Sunday, May 21, 2017

Communication Rights; Reproduction Rights... Repeatedly Targeting Women With Smart Phones

For those who think I am going to talk about SEX... I am not. I'm banging on about copyright, as is my wont.

Copyright law gives authors the exclusive right to reproduce their own copyrighted works (or to authorize or prohibit any copy of their works). In Europe at least, it also gives authors the exclusive right to communicate, or to authorize or prohibit any communication to the public of their copyrighted works.

This author has known many authors who upload short stories to their own websites, intending the short stories to be free for new and established readers to enjoy on the authors' own websites, or, if the authors say so, for visitors to the authors sites to download for personal, private reading.

Anyone who snags those free stories and publishes them elsewhere for their own glory or profit is a copyright infringer, at least in the EU.  Anyone who downloads those free stories from an unauthorised third part is also a copyright infringer.

Blogger Luke Moulton of the law firm Wright Hassall LLP has penned a very helpful and quite lengthy article explaining Communication Rights and Reproduction Rights and much more.  He also has a very clear chart explaining the difference between legal and not-legal uses of other peoples' copyrighted work.

In Europe at least, it is also copyright infringement to sell "loaded" media devices, whether they are loaded with copyrighted material without the permission of the copyright owner, or whether they are loaded with links to pirate sites where copyrighted works have been uploaded illegally. And, it is copyright infringement for the purchaser of such a device to click on the links to pirate sites and to download the illegally uploaded works on the pirate site.

So, there you have it!

Thank you, Luke Moulton!

Prolific legal blogger Mark Sableman of Thompson Coburn LLP is worth following! With his Sweepstakes Law blog, he's hit at least three home-runs with recent fascinating articles.

In this one...

... he explains rules for news aggregators. I assume that my summary of the best of the best of legal copyright-related analysis could be an "aggregation". It's relatively easy blog fodder. Someone else does the leg work. All the aggregator has to do is read a week's worth of good stuff, and select the most interesting and most relevant to her audience.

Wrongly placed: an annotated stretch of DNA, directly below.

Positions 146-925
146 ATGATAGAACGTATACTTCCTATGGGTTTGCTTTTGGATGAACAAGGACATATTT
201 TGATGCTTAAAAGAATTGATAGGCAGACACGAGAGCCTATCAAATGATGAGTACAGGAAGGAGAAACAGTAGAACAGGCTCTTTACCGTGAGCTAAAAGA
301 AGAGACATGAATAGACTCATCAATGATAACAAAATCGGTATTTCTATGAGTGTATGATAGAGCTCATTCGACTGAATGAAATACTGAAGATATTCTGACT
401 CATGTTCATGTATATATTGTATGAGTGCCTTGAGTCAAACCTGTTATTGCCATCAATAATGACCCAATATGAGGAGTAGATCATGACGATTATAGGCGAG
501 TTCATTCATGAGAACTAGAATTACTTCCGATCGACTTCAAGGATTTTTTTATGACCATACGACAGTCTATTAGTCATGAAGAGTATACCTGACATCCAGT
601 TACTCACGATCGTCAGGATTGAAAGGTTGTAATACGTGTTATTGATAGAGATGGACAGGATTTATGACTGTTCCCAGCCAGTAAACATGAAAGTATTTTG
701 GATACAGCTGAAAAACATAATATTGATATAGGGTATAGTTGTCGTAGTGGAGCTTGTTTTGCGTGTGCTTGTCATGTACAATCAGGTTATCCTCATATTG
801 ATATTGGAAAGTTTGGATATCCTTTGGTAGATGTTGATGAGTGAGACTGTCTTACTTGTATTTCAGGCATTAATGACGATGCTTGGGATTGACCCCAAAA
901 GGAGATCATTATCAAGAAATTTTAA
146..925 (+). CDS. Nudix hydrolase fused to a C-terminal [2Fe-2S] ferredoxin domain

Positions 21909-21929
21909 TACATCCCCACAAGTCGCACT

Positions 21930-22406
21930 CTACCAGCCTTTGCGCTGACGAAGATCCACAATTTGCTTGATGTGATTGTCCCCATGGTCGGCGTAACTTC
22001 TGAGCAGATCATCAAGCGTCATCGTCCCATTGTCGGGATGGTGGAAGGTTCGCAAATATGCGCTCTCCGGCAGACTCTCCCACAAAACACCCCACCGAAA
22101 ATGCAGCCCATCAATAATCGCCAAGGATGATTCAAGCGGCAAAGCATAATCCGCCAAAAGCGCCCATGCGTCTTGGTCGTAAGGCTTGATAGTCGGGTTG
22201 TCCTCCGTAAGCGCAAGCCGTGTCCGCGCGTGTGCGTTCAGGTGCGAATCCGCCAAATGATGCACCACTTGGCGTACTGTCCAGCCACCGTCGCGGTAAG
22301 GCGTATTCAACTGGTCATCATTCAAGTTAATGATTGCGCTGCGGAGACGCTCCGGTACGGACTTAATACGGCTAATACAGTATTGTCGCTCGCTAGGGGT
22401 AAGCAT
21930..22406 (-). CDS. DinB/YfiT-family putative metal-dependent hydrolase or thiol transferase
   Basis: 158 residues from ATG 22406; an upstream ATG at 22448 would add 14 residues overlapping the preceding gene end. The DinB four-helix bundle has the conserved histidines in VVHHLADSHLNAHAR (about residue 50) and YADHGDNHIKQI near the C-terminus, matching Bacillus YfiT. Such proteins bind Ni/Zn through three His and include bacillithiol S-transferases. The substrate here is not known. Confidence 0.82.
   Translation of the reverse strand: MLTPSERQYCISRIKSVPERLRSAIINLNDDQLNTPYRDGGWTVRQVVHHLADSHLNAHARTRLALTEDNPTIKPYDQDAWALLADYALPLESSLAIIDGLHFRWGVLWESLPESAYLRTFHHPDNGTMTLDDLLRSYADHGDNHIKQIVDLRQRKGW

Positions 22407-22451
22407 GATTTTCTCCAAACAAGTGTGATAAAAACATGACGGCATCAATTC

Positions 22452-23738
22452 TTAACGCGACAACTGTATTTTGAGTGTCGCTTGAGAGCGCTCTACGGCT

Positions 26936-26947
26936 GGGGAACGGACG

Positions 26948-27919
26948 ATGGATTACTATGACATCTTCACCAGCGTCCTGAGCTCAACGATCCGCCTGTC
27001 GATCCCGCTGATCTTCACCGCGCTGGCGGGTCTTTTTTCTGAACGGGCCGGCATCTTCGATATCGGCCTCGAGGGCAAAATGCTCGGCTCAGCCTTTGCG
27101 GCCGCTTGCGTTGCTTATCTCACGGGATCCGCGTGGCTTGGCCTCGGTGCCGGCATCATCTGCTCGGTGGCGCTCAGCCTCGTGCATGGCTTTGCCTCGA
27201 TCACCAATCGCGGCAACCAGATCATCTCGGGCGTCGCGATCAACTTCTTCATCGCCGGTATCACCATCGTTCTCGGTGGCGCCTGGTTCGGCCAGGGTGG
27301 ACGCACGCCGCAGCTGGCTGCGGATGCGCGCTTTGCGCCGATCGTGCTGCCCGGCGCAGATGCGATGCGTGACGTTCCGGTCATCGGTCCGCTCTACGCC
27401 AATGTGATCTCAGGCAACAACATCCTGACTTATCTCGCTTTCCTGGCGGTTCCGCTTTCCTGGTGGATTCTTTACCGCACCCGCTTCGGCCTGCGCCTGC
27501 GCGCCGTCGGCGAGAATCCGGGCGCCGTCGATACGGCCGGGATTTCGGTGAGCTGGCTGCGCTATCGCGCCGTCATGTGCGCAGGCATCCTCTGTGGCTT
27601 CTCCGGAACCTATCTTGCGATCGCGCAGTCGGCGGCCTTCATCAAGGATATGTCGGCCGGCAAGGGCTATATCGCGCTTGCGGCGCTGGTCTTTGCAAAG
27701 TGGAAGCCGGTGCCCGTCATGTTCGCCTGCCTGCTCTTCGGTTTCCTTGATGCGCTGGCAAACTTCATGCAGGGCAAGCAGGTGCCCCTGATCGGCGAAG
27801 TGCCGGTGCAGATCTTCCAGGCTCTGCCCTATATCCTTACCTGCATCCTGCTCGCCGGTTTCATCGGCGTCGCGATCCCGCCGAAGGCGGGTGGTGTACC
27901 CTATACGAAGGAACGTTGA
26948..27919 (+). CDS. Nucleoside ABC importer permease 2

The redeeming feature of aggregation is that the polite aggregator sends her readers valuable eyeballs to the original copyright owner's site though links and attribution. It's only copyright infringement if the aggregator copies so much of the original content that interested visitors don't need to click through to the original.

Mark Sableman does point out some exceptions to the etiquette, especially where Europeans are concerned.

Finally, please forgive the required periodic reminder to our European visitors about Google cookies.
You cannot avoid them. The authors of this blog cannot prevent Google from slipping sticky cookies into your devices.

European Union laws may require us (the authors using Blogger) to obtain your consent for Google to put their Blogger and Analytics and AdSense and Google "cookies" on your machines. Since we cannot do that, we advise you that we deem you to have accepted Google cookies by virtue of visiting this blog.

We may also be obliged by strict compliance with EU law to give you "information" about "cookies".  Cookies are some kind of code that leaps like deer ticks and leeches on anyone and everyone who comes within range. They tell Google who you are, where you came from, where you go, and what you appear to like. This is so Google can sell targeted advertising.  Therefore, if you don't want to be offered opportunities to buy stuff that you really don't want or need, and cannot afford, clear your cookies as often as you can stand to do so. You may do so by clearing your History (which will also probably log you out of your favourite sites), or by viewing your Preferences and deleting all the parasitic cookies. And, once you have done it, you may have to do it a second time, because, as I said, these things are sticky.

PS. Mark Sableman addresses something like cookies on steroids with an account of an outrageous case where the cell phones of women who entered a health clinic (for any reason) were bombarded for up to 30 days thereafter with unsolicited and "mobile" advertisements for "abortion alternatives".

And we all thought that pregnant ladies had the right to be protected from stress!

All the best,
Rowena Cherry

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